Conical section 12 has an apex orifice or axial outlet 15 at its lower end. Mounted on such lower end, as by means of bracket members 16 and 17, is a tubular slugging device 18. Device 18 has an axial opening 19 in coaxial alignment and direct communication with outlet 15.
Opening 19 is of gradually increasing diameter from top to bottom thereof. The included angle of the taper on the wall of such opening may be in the neighbourhood of 4 and will ordinarily be in the range of 1 to 10. The mini mum diameter at the top will ordinarily be substantially the same as the diameter of orifice 15.
It will be apparent that the interior of the cyclone comprises an upper annular chamber 21 surrounding vortex finder 13 and a lower conical chamber 22. A feed inlet pipe 23 has tangential communication with chamber 21. An overflow discharge pipe 24 communicates with the space between the upper end of vortex finder 13 and the top wall. A vacuum regulating valve 25 is axially arranged in top wall 14.
The cyclone may be made of any suitable material such as metal, plastic composition, or the like. Device 18 may desirably be of ceramic composition. It is subject to ready replacement with a similar device having an axial opening of different included angle.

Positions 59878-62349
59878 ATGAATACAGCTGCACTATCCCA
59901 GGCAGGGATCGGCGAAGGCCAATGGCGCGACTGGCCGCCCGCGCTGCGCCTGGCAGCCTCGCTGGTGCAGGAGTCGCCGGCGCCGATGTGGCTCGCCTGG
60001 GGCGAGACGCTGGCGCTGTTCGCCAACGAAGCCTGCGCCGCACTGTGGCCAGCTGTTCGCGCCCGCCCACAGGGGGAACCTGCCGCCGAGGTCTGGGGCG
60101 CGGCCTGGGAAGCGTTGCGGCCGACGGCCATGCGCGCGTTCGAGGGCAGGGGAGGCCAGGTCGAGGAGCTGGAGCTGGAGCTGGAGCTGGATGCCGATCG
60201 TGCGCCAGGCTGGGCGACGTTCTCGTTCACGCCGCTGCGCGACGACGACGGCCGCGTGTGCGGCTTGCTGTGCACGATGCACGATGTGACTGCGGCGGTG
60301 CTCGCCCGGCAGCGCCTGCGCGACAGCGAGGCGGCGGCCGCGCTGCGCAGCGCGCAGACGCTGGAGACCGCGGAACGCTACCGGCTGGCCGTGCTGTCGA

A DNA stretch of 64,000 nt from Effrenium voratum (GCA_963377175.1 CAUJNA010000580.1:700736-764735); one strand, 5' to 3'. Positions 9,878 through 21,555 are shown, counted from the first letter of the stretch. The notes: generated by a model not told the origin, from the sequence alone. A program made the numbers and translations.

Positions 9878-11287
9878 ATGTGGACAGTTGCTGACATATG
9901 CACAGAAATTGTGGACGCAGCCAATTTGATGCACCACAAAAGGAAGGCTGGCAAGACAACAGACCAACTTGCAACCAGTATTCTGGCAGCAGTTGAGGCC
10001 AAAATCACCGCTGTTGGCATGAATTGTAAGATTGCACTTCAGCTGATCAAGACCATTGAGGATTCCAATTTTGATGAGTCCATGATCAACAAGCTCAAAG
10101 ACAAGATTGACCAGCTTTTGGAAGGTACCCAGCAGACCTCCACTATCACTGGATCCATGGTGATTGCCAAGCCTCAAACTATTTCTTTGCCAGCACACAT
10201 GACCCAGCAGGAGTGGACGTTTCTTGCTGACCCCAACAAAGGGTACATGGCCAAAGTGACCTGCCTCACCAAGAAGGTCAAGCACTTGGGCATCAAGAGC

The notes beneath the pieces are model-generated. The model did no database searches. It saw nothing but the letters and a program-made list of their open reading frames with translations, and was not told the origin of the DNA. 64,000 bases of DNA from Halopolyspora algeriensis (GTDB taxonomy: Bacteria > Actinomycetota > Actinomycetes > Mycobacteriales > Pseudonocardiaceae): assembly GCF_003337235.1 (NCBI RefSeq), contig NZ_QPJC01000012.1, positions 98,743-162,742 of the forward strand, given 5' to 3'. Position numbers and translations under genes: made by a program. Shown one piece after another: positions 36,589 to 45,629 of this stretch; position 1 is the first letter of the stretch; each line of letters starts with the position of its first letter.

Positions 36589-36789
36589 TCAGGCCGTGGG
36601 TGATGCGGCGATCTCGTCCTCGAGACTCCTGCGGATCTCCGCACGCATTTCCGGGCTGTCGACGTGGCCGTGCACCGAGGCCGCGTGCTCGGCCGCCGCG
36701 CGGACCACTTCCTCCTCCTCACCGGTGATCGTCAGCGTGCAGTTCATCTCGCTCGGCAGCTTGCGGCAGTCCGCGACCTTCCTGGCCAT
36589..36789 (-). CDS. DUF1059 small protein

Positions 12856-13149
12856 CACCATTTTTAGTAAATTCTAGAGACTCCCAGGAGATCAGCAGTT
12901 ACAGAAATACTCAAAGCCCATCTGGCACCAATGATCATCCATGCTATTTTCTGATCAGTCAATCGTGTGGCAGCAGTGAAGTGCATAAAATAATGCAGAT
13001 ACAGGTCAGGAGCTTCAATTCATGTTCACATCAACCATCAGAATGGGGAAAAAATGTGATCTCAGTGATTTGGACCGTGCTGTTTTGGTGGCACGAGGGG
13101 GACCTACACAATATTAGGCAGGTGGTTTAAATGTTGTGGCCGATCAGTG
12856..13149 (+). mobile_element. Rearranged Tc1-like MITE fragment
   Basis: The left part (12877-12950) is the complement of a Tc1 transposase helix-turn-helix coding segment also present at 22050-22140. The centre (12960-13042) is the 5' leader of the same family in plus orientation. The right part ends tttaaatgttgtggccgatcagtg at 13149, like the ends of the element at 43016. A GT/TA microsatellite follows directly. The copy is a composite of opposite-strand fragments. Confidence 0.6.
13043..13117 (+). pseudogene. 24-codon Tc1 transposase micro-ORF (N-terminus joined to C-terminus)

In accordance with the invention, compaction of solids inside the cyclone is achieved essentially by imparting to the suspension centrifugal accelerations in the order of 300 to 400 times the acceleration of gravity. Attainment of accelerations of this degree requires high inlet pressures, which are not practical to obtain in cyclones having a chamber diameter substantially exceeding four inches.
The desired g-ratios are attained with inlet pressures of 25-40 p.s.i. when processing pulps in cyclones having a maximum chamber diameter, for instance, of two to three inches. This size range has been found to be quite satisfactory for successful removal of particles of -28 mesh of various types of materials.
The pulp, slurry, or suspension is fed into the cyclone through inlet 23 under the required pressure. Under the resulting centrifugal acceleration, the granular material moves towards the wall of chamber 22 and water is removed therefrom by the vacuum created along the axis of the chamber. This water flows axially upwardly through the vortex finder and out of the discharge 24.
The granular material moves downwardly through orifice 15 into the opening 19 of device 18. Vacuum in the cyclone causes atmospheric air to enter through orifice 15 in countercurrent flow to the passage of granular material and to displace free water between the particles passing through the orifice.